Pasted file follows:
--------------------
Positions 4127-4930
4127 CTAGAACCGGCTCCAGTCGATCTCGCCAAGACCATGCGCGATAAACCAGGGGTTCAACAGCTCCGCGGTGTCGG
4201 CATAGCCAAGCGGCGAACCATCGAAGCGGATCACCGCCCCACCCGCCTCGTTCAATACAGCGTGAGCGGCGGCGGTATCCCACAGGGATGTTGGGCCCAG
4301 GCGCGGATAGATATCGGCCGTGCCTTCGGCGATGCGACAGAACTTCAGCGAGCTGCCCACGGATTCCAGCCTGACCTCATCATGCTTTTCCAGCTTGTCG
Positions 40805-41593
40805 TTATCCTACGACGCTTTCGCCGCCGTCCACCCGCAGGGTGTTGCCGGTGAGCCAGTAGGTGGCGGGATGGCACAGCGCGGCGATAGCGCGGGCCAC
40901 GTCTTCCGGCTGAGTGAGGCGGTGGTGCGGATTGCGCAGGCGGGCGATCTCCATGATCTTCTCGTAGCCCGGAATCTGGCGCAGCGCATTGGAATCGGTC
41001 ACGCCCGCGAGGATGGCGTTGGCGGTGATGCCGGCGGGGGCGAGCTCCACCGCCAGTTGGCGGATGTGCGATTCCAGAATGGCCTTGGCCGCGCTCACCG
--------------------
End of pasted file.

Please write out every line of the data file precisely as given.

Positions 4127-4930
4127 CTAGAACCGGCTCCAGTCGATCTCGCCAAGACCATGCGCGATAAACCAGGGGTTCAACAGCTCCGCGGTGTCGG
4201 CATAGCCAAGCGGCGAACCATCGAAGCGGATCACCGCCCCACCCGCCTCGTTCAATACAGCGTGAGCGGCGGCGGTATCCCACAGGGATGTTGGGCCCAG
4301 GCGCGGATAGATATCGGCCGTGCCTTCGGCGATGCGACAGAACTTCAGCGAGCTGCCCACGGATTCCAGCCTGACCTCATCATGCTTTTCCAGCTTGTCG
Positions 40805-41593
40805 TTATCCTACGACGCTTTCGCCGCCGTCCACCCGCAGGGTGTTGCCGGTGAGCCAGTAGGTGGCGGGATGGCACAGCGCGGCGATAGCGCGGGCCAC
40901 GTCTTCCGGCTGAGTGAGGCGGTGGTGCGGATTGCGCAGGCGGGCGATCTCCATGATCTTCTCGTAGCCCGGAATCTGGCGCAGCGCATTGGAATCGGTC
41001 ACGCCCGCGAGGATGGCGTTGGCGGTGATGCCGGCGGGGGCGAGCTCCACCGCCAGTTGGCGGATGTGCGATTCCAGAATGGCCTTGGCCGCGCTCACCG